Behavioral healthcare is a rising star in healthcare in terms of growth and demand, and the trend is leading some hospices to invest in the space.
Several considerations motivate their growing interest. On the one hand, addressing the psychosocial and emotional aspects of death and bereavement has been an integral part of the hospice’s mission from the beginning. Additionally, the COVID-19 pandemic has revived the demand for mental health services, contributing to substantial market growth and attracting new investors.
For hospices, behavioral health investments offer an opportunity to expand their mission, diversify revenue streams and capitalize on growing demand, according to Ken Albert, CEO of Androscoggin Home Health Care + Hospice.
“There’s a lot of discussion about how behavioral and physical-medical health models need to be more integrated, and we need to merge them if we’re going to manage chronic disease more effectively,” Albert told Hospice News. “This year, behavioral health was the number one gap in every county in our state. As we look at ongoing health care needs and examine our skill set, it makes sense that we also look at our need to diversify our sources of income for sustainability.
Maine-based Androscoggin acquired behavioral healthcare company Care & Comfort in January for an undisclosed amount. The agreement follows a community health needs assessment that the Internal Revenue Service requires nonprofit hospitals to conduct every two years, which showed more Maine residents need mental health care. than they received, Albert said.
Long-standing social stigma around mental health care is largely dissipating around the world, according to a 2020 survey by the HealthPartners Institute. This has benefited behavioral health providers, as well as many patients who seek their services.
But – as with many trends in health care over the past three years – the effects of the pandemic cannot be ignored.
Globally, depression and anxiety disorders have proliferated during the epidemic, reaching 53.2 million and 76.2 million respectively in 2020 alone, according to a study published in The Lancet.
In addition to the human toll, the rise in demand has brought a flood of investors into the behavioral health field. This included a large contingent of private equity firms as well as strategic buyers, according to Dexter Braff, president of mergers and acquisitions firm The Braff Group, who recently spoke at the Behavioral Health Business INVEST conference in Chicago.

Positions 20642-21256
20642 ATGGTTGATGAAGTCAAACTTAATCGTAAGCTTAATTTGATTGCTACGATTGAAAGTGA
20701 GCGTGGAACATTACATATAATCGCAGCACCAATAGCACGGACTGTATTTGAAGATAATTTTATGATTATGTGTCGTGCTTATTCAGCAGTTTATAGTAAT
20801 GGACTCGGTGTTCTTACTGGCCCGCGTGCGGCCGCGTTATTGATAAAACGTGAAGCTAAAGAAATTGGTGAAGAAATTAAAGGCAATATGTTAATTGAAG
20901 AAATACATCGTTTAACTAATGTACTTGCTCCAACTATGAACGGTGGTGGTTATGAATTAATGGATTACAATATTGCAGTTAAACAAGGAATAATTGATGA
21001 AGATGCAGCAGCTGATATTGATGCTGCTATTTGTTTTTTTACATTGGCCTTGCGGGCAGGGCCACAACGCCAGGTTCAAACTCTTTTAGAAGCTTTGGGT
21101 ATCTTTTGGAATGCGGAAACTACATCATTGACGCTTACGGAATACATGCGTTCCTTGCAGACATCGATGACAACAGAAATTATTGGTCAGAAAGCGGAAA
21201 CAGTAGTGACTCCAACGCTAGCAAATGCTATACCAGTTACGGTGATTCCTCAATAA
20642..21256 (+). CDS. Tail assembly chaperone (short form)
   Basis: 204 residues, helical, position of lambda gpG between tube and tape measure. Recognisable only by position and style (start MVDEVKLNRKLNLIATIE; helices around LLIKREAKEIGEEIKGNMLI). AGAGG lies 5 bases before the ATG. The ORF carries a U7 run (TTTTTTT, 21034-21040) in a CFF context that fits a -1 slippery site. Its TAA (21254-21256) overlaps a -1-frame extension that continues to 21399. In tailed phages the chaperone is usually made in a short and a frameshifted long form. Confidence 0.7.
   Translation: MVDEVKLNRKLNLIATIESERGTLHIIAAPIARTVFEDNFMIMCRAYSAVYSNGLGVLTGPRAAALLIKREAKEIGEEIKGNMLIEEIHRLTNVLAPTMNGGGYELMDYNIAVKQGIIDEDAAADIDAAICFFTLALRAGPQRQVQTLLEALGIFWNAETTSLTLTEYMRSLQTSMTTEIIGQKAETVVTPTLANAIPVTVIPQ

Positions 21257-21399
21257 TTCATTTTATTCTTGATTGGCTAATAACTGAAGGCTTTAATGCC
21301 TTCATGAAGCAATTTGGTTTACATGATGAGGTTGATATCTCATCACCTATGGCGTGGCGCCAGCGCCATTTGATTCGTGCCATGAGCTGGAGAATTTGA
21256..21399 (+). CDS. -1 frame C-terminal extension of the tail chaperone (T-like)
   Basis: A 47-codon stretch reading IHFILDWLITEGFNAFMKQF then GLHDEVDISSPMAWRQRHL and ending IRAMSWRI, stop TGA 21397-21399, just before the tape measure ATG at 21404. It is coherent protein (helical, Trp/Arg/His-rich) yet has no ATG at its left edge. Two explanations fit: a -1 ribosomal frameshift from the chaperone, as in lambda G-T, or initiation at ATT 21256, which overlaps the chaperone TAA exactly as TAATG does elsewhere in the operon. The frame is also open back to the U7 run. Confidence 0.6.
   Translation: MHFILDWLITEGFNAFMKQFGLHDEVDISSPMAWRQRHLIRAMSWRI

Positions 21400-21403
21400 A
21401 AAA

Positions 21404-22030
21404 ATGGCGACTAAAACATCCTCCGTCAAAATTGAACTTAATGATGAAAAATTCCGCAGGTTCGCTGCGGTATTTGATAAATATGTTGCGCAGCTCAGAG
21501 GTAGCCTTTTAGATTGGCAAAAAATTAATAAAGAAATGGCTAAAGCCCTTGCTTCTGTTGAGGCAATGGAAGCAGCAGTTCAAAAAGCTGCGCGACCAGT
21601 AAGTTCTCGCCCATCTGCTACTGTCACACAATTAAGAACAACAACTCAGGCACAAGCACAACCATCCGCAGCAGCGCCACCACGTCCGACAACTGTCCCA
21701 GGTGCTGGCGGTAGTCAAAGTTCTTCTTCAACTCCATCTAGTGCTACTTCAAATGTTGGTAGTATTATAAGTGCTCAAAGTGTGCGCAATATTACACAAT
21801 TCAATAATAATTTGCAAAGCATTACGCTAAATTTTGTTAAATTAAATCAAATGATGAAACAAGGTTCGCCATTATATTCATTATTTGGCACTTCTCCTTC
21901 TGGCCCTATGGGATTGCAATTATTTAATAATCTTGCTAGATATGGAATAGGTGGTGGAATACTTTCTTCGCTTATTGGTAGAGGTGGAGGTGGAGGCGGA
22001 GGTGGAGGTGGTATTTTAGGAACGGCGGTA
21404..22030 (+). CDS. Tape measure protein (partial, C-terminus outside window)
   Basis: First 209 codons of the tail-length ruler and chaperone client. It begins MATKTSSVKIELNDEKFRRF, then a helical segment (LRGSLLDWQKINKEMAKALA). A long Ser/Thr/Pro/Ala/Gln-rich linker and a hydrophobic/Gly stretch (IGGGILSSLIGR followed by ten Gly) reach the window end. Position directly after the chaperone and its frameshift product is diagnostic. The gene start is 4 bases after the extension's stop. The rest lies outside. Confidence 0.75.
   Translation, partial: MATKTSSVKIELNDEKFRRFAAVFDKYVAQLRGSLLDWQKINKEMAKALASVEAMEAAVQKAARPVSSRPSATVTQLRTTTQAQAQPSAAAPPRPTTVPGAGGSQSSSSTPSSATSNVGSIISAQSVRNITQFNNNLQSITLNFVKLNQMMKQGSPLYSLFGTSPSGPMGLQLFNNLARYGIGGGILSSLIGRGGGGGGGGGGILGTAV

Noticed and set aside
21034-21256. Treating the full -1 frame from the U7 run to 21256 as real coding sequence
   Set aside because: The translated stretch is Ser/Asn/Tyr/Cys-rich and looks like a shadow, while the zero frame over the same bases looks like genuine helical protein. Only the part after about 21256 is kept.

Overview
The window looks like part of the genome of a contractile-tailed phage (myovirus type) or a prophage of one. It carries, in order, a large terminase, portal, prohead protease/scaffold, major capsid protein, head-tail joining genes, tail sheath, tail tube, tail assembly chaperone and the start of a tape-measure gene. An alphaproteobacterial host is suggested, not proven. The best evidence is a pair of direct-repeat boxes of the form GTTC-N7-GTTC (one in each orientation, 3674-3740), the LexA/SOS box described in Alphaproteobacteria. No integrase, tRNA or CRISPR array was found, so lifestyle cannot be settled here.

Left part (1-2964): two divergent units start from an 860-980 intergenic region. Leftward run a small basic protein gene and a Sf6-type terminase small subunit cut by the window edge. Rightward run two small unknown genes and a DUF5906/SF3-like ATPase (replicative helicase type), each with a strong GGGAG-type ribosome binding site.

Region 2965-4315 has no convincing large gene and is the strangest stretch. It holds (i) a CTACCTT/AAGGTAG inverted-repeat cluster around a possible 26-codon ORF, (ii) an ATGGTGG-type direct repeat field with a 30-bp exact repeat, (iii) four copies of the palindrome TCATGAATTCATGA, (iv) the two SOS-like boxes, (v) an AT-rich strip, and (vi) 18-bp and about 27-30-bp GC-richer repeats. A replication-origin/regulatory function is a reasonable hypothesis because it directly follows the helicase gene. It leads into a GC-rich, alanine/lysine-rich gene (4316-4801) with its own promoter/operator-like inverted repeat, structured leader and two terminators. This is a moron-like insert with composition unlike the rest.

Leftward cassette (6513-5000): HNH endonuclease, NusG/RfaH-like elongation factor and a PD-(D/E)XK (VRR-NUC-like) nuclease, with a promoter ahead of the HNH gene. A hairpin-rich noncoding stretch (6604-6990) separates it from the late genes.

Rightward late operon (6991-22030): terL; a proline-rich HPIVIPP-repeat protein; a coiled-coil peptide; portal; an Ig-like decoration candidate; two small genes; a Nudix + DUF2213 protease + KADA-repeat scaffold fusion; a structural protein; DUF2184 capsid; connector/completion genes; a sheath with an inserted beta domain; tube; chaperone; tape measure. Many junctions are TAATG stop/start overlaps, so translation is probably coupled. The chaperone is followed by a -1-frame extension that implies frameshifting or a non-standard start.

“The expectations of the investment community when COVID started to really put people in the market. They really said, ‘We have to go into space,’” Braff told INVEST. “There are a lot of developments that started to improve behavioral health, but COVID kickstarted that again because more money was coming in and the need for services was definitely going to increase.”
Transaction volume for behavioral health grew 33% in 2021, Hospice News’ sister site Behavioral Health Business reported.
But acquisitions are not the only way for hospices to enter the space. Some, including home care and palliative care provider Visiting Nurse Association Health Group, Inc., develop their programs in-house.
“I can’t determine exactly how people will do this, but I expect more attention and development of mental and behavioral health programs and service lines in the home health and residential care sectors. palliative care,” Landers told Hospice News. “Fundamentally, there are gaps in the needs, and this represents both an opportunity for entrepreneurship and social entrepreneurship. I think this will be an area of continued interest.
VNA Health’s behavioral services have been implanted into the organization’s memory and dementia care services, according to Landers.
The provider has enhanced its training programs for its social work and nursing staff, with an emphasis on its home care patients. This included training on how to identify cognitive impairments and when to connect patients with community resources or other providers.
VNS Health is also exploring the possibility of adding advanced practice nurses in psychiatry to their clinical teams. This initiative is in its infancy.
Going forward, the continued trajectory toward an intersection of behavioral health and hospice will be shaped in large measure by the economic and regulatory infrastructure that supports it, Albert told Hospice News.
“It will depend on whether or not we can leverage this cohort of this population and behavioral health across all of our other service lines from a revenue perspective, delivery infrastructure and how we can reduce overall costs across all service lines at a shared services level,” said Albert. “So we can be more efficient across all departments by going to scale more.”
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